About Coax Cable
To build a HF station we need some essential components and some optional ones. Now I will discuss the feedline between equipment and the antenna which is commonly Coax cable and the common connectors used in Amateur Radio.
Regardless of whether you are operating at HF, VHF or UHF, the quality of your feed line is critical to your station. The feed line (also called the transmission line) is the RF power conduit between your radio and your antenna. All the energy you generate travels to the antenna through the feed line. By the same token, all the signals picked up by your antenna must reach your radio through the same feed line.
The problem with any feed line is that it isn’t perfect—it always loses a certain amount of the energy. To complicate matters, all feed lines are not created equal. The amount of loss at any frequency will vary considerably from one type of feed line to another.
The most common type of feed line is coaxial cable, or simply coax. It is called coaxial because there are two circular conductors positioned “co-axially” one inside the other. The inner conductor is usually called the “center conductor.” It is surrounded by a solid or multi-stranded outer conductor commonly called a “shield.” The shield is usually surrounded by an insulating plastic jacket. There is also insulating material between the center conductor and the shield. This insulator material can be hard plastic, foam plastic or even air.
There are many types of cable to choose from and it can be confusing to chose the best one. I’ll cover the most common choices of cable to get you started. We’ll focus on the most popular cables, with 50 ohm impedance to match the output impedance of our transceivers.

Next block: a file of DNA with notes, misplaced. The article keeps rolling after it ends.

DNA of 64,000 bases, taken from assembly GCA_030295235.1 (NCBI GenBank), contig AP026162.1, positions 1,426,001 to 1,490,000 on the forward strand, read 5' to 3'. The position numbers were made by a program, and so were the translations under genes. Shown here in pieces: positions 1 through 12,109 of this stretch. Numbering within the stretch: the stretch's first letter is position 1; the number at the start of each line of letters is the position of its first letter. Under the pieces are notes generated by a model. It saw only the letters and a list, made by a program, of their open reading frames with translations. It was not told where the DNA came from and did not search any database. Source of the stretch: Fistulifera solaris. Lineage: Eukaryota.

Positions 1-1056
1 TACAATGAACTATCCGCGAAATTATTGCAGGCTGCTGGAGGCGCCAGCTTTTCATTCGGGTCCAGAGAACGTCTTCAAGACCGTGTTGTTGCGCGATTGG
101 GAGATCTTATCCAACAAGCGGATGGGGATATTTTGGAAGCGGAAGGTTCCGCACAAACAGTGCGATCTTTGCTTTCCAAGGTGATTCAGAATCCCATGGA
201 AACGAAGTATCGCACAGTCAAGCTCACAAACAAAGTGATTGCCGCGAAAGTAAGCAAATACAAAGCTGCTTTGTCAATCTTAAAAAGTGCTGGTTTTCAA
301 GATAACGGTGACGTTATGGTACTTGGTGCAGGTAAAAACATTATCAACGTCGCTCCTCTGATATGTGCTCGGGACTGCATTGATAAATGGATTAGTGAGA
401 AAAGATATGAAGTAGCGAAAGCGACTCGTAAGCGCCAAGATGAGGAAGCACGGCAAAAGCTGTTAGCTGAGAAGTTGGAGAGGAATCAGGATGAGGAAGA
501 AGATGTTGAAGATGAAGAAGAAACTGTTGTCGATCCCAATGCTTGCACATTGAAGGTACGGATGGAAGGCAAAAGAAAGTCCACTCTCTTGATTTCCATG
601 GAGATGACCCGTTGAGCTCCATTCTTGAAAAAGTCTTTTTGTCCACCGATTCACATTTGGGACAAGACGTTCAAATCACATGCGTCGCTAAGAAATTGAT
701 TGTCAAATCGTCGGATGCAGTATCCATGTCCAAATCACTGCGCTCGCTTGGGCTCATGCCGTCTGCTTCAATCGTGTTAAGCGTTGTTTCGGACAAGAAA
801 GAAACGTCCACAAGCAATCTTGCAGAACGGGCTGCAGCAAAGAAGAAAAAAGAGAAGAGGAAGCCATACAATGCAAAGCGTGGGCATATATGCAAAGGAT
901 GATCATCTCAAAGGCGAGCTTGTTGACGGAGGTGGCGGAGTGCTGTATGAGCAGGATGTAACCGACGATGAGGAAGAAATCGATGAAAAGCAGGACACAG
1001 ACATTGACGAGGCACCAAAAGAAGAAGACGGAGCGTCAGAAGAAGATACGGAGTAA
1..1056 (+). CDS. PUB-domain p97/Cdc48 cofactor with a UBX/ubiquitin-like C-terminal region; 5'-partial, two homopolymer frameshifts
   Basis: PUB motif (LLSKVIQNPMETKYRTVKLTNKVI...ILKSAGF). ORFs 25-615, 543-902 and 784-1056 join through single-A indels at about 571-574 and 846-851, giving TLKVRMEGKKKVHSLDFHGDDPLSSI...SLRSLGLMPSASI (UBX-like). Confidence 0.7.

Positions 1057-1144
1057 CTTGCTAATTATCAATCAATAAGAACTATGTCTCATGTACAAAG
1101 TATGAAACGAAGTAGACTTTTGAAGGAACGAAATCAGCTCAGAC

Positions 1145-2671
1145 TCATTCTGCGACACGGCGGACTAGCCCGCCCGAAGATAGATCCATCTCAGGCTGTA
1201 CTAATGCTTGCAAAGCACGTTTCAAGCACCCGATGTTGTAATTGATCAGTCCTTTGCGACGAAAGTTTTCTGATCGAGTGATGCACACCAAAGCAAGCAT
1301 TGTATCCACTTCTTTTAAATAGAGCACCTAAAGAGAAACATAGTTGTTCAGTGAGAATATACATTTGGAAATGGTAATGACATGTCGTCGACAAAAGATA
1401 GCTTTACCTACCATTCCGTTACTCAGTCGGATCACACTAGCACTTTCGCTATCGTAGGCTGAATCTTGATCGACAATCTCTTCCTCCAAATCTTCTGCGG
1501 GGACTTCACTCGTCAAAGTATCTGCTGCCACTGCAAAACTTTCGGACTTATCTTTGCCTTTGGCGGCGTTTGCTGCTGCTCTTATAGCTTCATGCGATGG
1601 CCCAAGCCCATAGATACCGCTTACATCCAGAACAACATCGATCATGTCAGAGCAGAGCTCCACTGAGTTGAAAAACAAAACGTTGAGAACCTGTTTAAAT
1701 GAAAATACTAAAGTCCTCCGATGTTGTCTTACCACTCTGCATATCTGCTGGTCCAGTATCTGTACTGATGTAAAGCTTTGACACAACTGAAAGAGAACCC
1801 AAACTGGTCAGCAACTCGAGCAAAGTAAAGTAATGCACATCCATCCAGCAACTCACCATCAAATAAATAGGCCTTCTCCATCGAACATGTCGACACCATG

Let’s compare defierent types of 10mm HF-cable
First off is my NO CONNECTOR AT ALL Warning
Certain antennas and feedline, like twin lead or random wire or loop antennas on HF use bare wire connections with no traditional connectors at all. When working with feedline that has no connector just as a warning these wire connections may not be insulated, so don’t touch the wire unless you’re sure that the transmitter is off and disconnected. That warning should apply to handling any type of feedline in Amateur Radio, but it’s especially true with bare wires of any kind.
The UHF connector, or now often called the HF connector is known as the PL-259 (male connector) or the SO-239(female jack). When this connector was first developed before WW II the nomenclature of HF, VHF, and UHF was different than it is now hence the original name was the UHF connector. This connector is the most common connector in HF and is still commonly found on a lot of HF/VHF/and UHF equipment, it is a relatively large threaded connector. By today’s standards it’s still perfectly suitable for HF use, but there are much better solutions for VHF and UHF. Keep in mind though if your equipment like a mobile dual-band radio uses this connector, then you’ll need to use the same connector on your antenna feedline even though it has a lower frequency range and higher loss levels than better connectors that have been invented since. The PL-259 can be used with acceptable loss from the lowest HF bands right up to 100 MHz, but is often used all the way up to 440 MHz UHF as long as the coax feedline is limited to 10-15 feet like in your vehicle mount.